Your doctor will ask about your medical history and family history of disease. Be sure to tell your doctor about any medications you’re taking, including any vitamins or supplements. Your doctor may also perform many other tests and procedures to help confirm their diagnosis: During a physical exam, your doctor will examine your stomach to check for signs of bloating, tenderness, or pain. They’ll also listen for any sounds within the abdomen. Tests and procedures used to determine whether you have an H. pylori infection include blood test; analysis of a blood sample may reveal evidence of an active or previous H. pylori infection in your body. In addition to a stool test that looks for foreign proteins (antigens) associated with H. pylori infection in your stool. Diagnostic tests for H. pylori infection include:
- CMV antibodies test
- Stool test: A laboratory test called a stool antigen test looks for foreign proteins (antigens) associated with H. pylori infection in your stool.
- Breath test: If you have a breath test, you’ll swallow a preparation containing urea. If H. pylori bacteria are present, they will release an enzyme that breaks down this combination and will release carbon dioxide, which a special device then detects.
- Endoscopy: If you have an endoscopy, your doctor will insert a long, thin instrument called an endoscope into your mouth and down into your stomach and duodenum to make sure H. pylori bacteria are present.
- Barium X-rays: In some hospitals, Barium X-rays are used to diagnose H. pylori infection.
H. pylori infections are usually treated with at least two different antibiotics at once, to help prevent the bacteria from developing a resistance to one particular antibiotic. Your doctor also will prescribe or recommend an acid-suppressing drug, to help your stomach lining heal. Treatment involves antibiotics, which are most effective if you have H. pylori and an ulcer. Although they aren’t a “cure all,” certain foods may help minimize your symptoms. For best results, seek guidance from your doctor or dietitian before changing your diet.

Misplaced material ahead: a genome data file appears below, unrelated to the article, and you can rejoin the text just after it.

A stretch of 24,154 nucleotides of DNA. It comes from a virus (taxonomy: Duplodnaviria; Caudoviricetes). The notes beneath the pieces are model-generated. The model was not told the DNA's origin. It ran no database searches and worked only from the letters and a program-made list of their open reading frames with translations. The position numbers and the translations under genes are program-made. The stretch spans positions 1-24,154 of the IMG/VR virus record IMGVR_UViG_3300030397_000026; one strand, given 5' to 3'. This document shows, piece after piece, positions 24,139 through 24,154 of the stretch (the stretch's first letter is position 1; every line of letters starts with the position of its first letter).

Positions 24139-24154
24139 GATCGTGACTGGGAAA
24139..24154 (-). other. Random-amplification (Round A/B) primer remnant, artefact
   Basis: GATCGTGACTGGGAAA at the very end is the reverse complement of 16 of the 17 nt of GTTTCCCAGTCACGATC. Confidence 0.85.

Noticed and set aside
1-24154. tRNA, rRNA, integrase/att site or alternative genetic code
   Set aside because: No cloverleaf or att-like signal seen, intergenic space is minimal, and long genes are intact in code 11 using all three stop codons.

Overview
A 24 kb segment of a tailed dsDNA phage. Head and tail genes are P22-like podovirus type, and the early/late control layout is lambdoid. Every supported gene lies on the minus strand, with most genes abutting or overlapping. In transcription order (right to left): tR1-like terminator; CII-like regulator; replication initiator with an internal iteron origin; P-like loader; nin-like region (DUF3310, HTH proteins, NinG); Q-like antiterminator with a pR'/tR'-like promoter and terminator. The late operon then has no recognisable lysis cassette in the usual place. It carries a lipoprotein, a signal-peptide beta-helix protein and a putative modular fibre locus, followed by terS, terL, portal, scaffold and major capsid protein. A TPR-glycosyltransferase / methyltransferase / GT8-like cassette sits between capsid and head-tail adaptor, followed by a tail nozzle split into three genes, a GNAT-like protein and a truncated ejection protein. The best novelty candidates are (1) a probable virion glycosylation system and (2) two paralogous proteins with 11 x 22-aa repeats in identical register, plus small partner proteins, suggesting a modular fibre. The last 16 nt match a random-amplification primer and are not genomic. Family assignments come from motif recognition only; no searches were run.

Your doctor may recommend that you undergo testing for H. pylori at least four weeks after your treatment. If the tests show the treatment was unsuccessful, you may undergo another round of treatment with a different combination of antibiotic medications.
Helicobacter pylori bacteria are present in contaminated food and water. Therefore, it is important to avoid these sources (e.g., floodwater, raw sewage.) Washing the hands thoroughly with warm soapy water after using the restroom and before eating also may help prevent infection. Eating utensils and drinking glasses should never be shared, since the bacteria can be spread through saliva.
Fruits are rich sources of antioxidants, which support your body’s ability to resist and heal from infections, and fibre, which may help ease ulcer pain. A high-fibre diet may also reduce gastritis symptoms.
Vegetables, like artichokes, peas, broccoli, spinach and sweet potatoes, also provide ample fibre and rich amounts of antioxidants. Because whole grains contain all parts of the grain, they supply more antioxidants and fibre compared to refined grains. Fatty foods delay stomach emptying, increasing your risk for gastritis pain and inflammation. To avoid these risks, choose lean protein-rich foods such as low-fat dairy products, lean meats, fish, beans and lentils, instead of high-fat meats and cheeses.
Both caffeinated and decaffeinated coffee can increase acid production and exacerbate symptoms in individuals with ulcer disease. Alcoholic beverages can erode the protective mucosal lining along the gastrointestinal tract and lead to further inflammation and bleeding. To minimize symptoms, individuals with ulcer disease should avoid or limit both coffee and alcohol.